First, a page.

Hunger is a movie that I have heard from on the Filmspotting podcast when themselves and various critics have put this movie on there top tens of 2008 and 2009. I have heard scant things about this movie, but I didn’t want it spoiled for me. In retrospect, I thought that this movie was magnificent debut film from Steve McQueen. (No, not that Steve McQueen.)
Taking place in Northern Ireland in 1981, the story deals with a couple of inmates at the Maze Prison that are held there by the government. They think that they are political prisoners, but the government doesn’t seem to think so. The prisoners are under a blanket/no wash protest until they get political prisoners status.
The story follows all side of the controversial moment by looking at the lives of prison officer Raymond Lohan (Stuart Graham), who is afraid of being murdered. He checks under his car for bombs, looking over his shoulders for assassins, etc. He is one of many guards that are taking the prisoners out one by one and beat them up for smuggling contraband into the prison. His knuckles become bloodier as the protests goes on.
Next, the action focus on a new Irish Republican Army prisoner, Davey (Brian Milligan) arrives at the prison refuses to wear the standard uniform. He is asked to take his clothes off, given a single blanket and have the walk of shame to his cell where he meets his cellmate, Gerry (Liam McMahon). Gerry is serving out a twelve year sentence, while Davey has only six. Looking around the room, Davey sees that Gerry has covered the walls of the cell in his own shit, putting his food in a slop corner on the floor and using his urine as a last act of defiance.
About thirty minutes into the film, we meet the main protagonist of the movie, Bobby Sands (Michael Fassbender) who is the mastermind of the protest. The reason why the guards are beating up the prisoners is they get their visitors to smuggle notes to the outside world by being a drug mule of sorts. Gerry gets his girlfriend to smuggle radio transmitter in her vagina.
The prison guards force the inmates out of their cells to beat them into giving up their seemingly lost cause. They perform cavity searches on them, getting them to wash and cut their hair. That breaks some of the inmates.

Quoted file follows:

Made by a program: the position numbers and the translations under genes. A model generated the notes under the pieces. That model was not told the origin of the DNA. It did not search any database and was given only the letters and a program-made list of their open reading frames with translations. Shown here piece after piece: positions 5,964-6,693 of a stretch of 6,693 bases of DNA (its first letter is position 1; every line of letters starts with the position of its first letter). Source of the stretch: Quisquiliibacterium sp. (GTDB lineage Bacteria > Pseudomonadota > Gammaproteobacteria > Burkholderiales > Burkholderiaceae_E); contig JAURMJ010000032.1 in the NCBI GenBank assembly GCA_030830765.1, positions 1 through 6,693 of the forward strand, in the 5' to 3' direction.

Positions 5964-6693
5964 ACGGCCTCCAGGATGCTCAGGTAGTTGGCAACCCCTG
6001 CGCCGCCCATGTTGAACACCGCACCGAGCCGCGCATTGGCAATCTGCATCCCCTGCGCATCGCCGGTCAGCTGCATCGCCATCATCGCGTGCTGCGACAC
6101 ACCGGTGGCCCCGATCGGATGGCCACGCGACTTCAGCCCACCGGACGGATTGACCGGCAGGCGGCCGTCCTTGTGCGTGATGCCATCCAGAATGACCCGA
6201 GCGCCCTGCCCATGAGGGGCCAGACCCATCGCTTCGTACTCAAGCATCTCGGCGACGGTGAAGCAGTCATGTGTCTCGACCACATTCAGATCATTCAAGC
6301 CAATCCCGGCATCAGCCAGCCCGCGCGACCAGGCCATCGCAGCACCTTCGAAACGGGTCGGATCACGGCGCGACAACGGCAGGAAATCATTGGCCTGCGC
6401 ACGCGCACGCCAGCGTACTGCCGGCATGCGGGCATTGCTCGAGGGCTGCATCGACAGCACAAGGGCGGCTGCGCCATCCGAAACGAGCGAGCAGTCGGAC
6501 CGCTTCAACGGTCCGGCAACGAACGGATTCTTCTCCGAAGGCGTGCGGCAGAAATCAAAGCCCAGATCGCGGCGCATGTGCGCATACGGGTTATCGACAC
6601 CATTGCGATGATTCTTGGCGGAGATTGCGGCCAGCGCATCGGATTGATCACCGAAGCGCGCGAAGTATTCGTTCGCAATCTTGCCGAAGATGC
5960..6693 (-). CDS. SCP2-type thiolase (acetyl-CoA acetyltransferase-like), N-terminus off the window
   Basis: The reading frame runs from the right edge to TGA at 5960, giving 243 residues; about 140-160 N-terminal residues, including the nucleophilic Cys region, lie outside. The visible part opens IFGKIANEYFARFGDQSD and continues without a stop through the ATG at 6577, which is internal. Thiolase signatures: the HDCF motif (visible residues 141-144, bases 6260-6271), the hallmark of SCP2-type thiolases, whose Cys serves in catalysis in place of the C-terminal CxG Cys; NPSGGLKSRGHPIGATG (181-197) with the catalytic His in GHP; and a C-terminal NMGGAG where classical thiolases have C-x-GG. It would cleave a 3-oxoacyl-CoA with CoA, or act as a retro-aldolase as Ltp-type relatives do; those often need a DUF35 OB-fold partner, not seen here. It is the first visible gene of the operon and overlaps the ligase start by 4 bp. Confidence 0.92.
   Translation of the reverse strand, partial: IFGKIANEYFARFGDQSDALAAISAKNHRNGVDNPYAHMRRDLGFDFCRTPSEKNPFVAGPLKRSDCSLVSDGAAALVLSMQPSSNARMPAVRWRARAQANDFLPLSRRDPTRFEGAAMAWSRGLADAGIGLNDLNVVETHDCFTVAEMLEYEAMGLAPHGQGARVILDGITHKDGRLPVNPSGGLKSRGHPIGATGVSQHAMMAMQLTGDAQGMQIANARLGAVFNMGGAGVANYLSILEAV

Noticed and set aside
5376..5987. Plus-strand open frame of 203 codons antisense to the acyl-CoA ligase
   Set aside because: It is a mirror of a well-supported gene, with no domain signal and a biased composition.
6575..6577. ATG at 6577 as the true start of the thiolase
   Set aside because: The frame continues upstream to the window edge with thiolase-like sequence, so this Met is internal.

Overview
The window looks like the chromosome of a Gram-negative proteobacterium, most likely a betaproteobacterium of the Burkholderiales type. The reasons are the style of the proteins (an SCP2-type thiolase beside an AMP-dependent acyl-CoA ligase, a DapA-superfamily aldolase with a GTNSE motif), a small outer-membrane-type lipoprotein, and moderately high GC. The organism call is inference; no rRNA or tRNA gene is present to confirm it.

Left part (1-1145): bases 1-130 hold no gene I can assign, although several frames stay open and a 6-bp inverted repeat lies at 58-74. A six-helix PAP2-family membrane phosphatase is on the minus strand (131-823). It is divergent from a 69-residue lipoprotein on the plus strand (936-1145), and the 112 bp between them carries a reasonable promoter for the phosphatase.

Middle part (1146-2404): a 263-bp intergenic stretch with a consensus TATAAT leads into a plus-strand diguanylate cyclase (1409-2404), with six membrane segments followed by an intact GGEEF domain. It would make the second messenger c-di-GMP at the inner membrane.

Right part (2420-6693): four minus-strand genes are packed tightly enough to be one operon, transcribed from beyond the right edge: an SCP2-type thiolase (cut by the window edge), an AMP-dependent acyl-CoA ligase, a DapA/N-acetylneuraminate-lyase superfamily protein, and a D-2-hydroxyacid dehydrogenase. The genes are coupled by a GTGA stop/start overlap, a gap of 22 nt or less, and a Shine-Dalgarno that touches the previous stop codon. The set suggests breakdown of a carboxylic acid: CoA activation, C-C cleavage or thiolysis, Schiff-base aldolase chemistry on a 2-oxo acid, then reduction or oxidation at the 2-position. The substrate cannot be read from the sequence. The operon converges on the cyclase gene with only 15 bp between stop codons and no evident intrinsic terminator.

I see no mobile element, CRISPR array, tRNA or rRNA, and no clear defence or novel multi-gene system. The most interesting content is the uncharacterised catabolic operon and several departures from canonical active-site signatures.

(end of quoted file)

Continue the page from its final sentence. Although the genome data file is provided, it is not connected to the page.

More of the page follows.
Regrouping for the cause, Bobby Sands wants to go on a hunger strike to make the point to get the Irish government to name them political prisoners. He calls for a local priest (Liam Cunningham) to come talk to him. It culminates in a riveting seventeen minute unbroken shot with Bobby and the priest discussing the morality of the hunger strike.
The next moments of the movie shows the effects of malnutrition does to the human body.
Today’s filmmakers are so keen on quick cuts and being overly glossy, but McQueen does something that is raw and real and hits you to the core. The movie is tough to watch, because it shows that one person’s sacrifice could mean a lot to others. Michael Fassbender gives a brave performance in this movie.
Not knowing the story of Bobby Sands and this era, I had trouble getting into why the events happened the way they did. Why did we focus on a prison guard? Why do we focus on a riot officer at one point? Being that this is an Irish movie, I had trouble understanding of what the people were saying, even though there is very little dialogue in the movie.
Judgment: I would suggest reading up this subject before seeing the movie.
Posted on March 15, 2010, in 2008, Biopic, Crime, Drama, Independent, The Criterion Collection and tagged Brian Milligan, Hunger, Liam Cunningham, Liam McMahon, Michael Fassbender, Steve McQueen, Stuart Graham. Bookmark the permalink. 8 Comments.